On the other hand, we saw smoke from clusters of factories. We heard about the thin walls in the grey ranks of apartment complexes. The contrast between rich-and-showy and trying-to-survive hurt me.

The bus let us out to explore the grounds of Bratislava Castle. My husband and I wandered, taking photos and absorbing the atmosphere, but I couldn’t shake the sadness inside.

Talking with God wasn’t helping. Until I turned and saw His gift.

A mother blowing bubbles for her child

See the bubbles, in front of the tree to the left of the left-hand lamp post? Photo credit: Janet Sketchley

On a park bench, a mother. Blowing bubbles for her child. Something in the simple act spoke hope to me.

God is still God, and He’s still present and at work.

Looking back now at our photos, I see a beautiful, modern city with green space, cradling a picturesque, cobblestoned historic centre. The older part has quaint buildings, brass statues, and of special delight to my husband and me, fine chocolate and artisanal honey.

Brass statue of a worker peeking out of a manhole

The Watcher. Photo credit: Janet Sketchley

How much would I have missed if I only remembered this city through my sad impressions?

Funny, I wrote this post to share how God encouraged my spirit through the mother and child—and the bubbles, which He knows I love—but I see a second lesson for myself: stop trusting my own perceptions, especially the melancholy ones, and pray for clear eyes to see what God sees. (Not that He doesn’t see the hurts. He has perfect perspective.)

Funnier? That’s a big part of the message I brought home from Write Canada: pray to see and hear what God sees and hears. More about that in a future post.

Oh—lest you’re wondering, Eowyn the travel sheep (or “porta-sheep”) came too. Acton the adventure sheep would have needed his own seat on the plane.

Stuffed sheep in the window of our ship's cabin

Eowyn watching the sights. Photo credit: Janet Sketchley

Curious about the scrapes in the paint on such a new ship? We passed through a lot of locks, sometimes with bare inches’ clearance on each side. We had a skilled crew, but wave action will jostle a boat while the water’s rising.

The Choice to be Cheerful

Have you ever read accommodation reviews and wondered if the people actually stayed at the same spot? There’ll be a stack of 4- and 5-star reviews, and then some 1-stars. Raves about how great everything is, and rants about miserable service and conditions.

My husband and I read the usual gamut when picking an overnight spot for an impulse trip to Prince Edward Island. We decided that mixed reviews are mostly about what people look for. Some folks are never satisfied.

Prince Edward Island National Park

PEI National Park

PEI is maybe a four hour drive from our home, and My husband had never been there. I hadn’t been since I was a child. It was time.

Some would say it wasn’t quite the right time.

It was the Victoria Day long weekend* and time for those with cottages to consider opening up for the summer. I think most cottagers stayed home, because Atlantic Canada was cold that weekend. There was snow. I saw bits of hail.

Our lodging was designed for summer use. It was cold, and it stayed cold, although after a while we couldn’t see our breath.

Remembering the cranky reviewers, we stayed determinedly cheerful. Even when morning came with no hot water.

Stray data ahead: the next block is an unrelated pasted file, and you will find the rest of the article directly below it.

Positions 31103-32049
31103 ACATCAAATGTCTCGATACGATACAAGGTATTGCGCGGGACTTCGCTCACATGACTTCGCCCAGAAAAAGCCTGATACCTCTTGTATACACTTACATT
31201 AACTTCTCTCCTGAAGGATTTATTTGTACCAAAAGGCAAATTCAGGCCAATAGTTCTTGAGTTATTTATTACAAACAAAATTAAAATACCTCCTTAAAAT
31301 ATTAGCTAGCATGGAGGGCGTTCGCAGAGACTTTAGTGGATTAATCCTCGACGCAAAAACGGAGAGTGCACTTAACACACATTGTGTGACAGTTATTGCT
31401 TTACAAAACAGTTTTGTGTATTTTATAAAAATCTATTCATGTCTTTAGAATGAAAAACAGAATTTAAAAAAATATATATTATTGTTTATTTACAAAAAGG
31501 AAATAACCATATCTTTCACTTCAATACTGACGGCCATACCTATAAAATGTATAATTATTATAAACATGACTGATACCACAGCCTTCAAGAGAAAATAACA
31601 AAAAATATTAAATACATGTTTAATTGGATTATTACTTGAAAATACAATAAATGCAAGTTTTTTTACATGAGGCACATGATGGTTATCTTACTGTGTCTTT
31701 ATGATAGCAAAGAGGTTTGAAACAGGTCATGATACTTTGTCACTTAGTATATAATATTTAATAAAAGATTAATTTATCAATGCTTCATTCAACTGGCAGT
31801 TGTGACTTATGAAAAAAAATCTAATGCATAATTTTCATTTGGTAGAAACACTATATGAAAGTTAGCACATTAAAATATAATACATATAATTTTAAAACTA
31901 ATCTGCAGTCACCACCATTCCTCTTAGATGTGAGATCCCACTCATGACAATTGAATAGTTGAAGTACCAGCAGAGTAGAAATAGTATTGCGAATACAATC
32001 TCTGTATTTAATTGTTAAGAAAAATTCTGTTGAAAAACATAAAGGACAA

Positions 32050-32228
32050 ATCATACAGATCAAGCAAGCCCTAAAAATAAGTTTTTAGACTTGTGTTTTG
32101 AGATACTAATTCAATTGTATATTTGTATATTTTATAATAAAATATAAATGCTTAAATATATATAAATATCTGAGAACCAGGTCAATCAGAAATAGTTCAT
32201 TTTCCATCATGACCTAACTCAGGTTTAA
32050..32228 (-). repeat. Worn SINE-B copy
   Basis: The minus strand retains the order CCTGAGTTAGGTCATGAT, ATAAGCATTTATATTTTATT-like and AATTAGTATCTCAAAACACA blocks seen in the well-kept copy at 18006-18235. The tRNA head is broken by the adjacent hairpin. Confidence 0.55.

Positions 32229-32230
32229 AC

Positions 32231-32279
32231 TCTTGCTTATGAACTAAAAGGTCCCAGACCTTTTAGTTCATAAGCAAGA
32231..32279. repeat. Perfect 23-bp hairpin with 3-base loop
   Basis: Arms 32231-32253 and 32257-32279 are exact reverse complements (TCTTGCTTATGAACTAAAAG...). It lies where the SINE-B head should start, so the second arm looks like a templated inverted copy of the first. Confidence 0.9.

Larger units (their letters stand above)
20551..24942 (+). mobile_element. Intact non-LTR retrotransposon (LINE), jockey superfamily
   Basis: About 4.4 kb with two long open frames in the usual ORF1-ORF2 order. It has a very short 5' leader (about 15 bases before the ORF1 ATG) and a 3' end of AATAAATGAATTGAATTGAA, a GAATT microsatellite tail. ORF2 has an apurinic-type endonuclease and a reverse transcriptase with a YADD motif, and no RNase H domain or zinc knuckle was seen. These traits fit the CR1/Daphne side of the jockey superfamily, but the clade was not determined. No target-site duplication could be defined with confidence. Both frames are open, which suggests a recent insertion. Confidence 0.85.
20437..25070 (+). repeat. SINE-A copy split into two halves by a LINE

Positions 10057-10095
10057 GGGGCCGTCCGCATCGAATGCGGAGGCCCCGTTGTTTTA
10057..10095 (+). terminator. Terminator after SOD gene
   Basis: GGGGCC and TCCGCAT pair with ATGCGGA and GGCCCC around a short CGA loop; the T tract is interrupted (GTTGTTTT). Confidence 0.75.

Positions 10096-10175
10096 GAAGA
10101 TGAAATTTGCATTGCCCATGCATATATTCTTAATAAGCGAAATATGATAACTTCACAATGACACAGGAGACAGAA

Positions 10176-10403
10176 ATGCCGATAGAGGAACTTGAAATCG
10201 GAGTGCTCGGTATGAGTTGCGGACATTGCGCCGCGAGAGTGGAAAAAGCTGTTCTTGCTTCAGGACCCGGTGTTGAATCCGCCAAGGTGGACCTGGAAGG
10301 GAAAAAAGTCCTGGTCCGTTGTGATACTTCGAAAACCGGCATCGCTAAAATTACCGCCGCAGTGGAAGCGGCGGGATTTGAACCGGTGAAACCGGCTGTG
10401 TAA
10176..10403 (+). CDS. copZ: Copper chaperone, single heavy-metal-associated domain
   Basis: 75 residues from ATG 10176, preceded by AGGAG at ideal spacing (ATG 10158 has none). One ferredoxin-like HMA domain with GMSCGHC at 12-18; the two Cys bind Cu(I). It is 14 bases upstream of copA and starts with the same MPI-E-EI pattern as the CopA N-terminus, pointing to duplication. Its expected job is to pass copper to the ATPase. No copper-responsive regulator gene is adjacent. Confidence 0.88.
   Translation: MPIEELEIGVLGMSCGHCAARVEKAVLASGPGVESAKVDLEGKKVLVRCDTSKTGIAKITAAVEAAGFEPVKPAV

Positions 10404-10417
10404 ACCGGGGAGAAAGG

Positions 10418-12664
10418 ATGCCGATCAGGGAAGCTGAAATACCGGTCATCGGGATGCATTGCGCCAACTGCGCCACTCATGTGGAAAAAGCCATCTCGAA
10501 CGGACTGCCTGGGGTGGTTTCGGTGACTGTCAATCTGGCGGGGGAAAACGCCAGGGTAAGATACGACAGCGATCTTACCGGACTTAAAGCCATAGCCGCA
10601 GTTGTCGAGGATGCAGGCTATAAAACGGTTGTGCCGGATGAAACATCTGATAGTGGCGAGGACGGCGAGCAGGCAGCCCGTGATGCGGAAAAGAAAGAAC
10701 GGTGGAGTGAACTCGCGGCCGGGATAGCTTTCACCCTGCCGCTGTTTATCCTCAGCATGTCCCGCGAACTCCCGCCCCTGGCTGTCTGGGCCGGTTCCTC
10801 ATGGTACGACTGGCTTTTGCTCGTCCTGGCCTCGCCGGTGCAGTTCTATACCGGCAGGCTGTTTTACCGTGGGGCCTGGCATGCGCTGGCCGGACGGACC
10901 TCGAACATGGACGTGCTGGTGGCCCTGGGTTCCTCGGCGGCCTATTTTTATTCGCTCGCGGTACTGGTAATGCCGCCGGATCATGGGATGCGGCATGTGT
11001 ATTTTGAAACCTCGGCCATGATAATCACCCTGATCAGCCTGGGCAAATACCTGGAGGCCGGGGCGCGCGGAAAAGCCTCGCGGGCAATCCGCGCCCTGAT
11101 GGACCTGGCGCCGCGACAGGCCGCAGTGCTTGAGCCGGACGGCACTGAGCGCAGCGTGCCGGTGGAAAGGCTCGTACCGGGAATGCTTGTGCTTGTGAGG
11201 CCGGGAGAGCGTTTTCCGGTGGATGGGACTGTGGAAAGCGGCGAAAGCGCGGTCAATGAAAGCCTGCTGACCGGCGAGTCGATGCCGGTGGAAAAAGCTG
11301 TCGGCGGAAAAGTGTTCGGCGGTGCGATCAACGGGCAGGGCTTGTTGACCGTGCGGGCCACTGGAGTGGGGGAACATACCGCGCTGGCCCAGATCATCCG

But I wondered if that was the final straw that would turn me into a grump. (And I wasn’t the one who discovered the hard way just how cold the water was!)

Most of us can handle a few irritations or troubles, but after a while we get tired of being patient and we think we’ve had enough. And I’ve often thought it seems like life piles on “just one more” until we crack.

The enemy of our souls would suggest we just start spewing at the first problem. “It’s inevitable.” Except it isn’t.

As I heated water in the kettle so I could wash, I realized it’s not about my choice to be positive. It’s about my reliance on—my confidence in—God as the one in control, my Shepherd, He who will look after me in any circumstance.

That’s the peace, not whether things are good or bad. That’s the source of contentment, not my decision to be cheerful (although that’s good too).

Our overnight stay turned out to be more “roughing it” than we’d planned, but it taught me something important: Be positive, but more than that, remember and trust in God.


Woodpecker at the Anne of Green Gables heritage site

Because sometimes life stinks, and we can still have security and even joy in God. That’s what the Apostle Paul said: “I know how to live on almost nothing or with everything. I have learned the secret of living in every situation… For I can do everything through Christ…” (Philippians 4:12-13, NLT)

And lest anyone feel sorry for us, we actually did have a delightful day once we got back on the road. We went to the beach (in jackets and hoods) to watch the waves and seabirds, saw two beautiful herons, strolled the grounds of the Anne of Green Gables heritage sites, walked quietly through a prayer garden, ate lobster burgers accompanied by some classic tunes from our younger years, indulged in some COWS ice cream… and my sweet husband bought me some birthday gifts. The day turned out to be the first of  50 good memories I’m to record in the journal he gave me the next day, on my actual birthday. Best birthday ever? I think so.

I’m so glad we didn’t let the cold ruin it. And I hope we get back to PEI when the normal tourists go, in the summer when it’s warm!


*Yes, Canada appears to be the only country where Queen Victoria’s birthday is a national holiday. No, I don’t personally care about her birthday. Yes, I would consider renaming it. But let there be no talk of us losing a statutory holiday.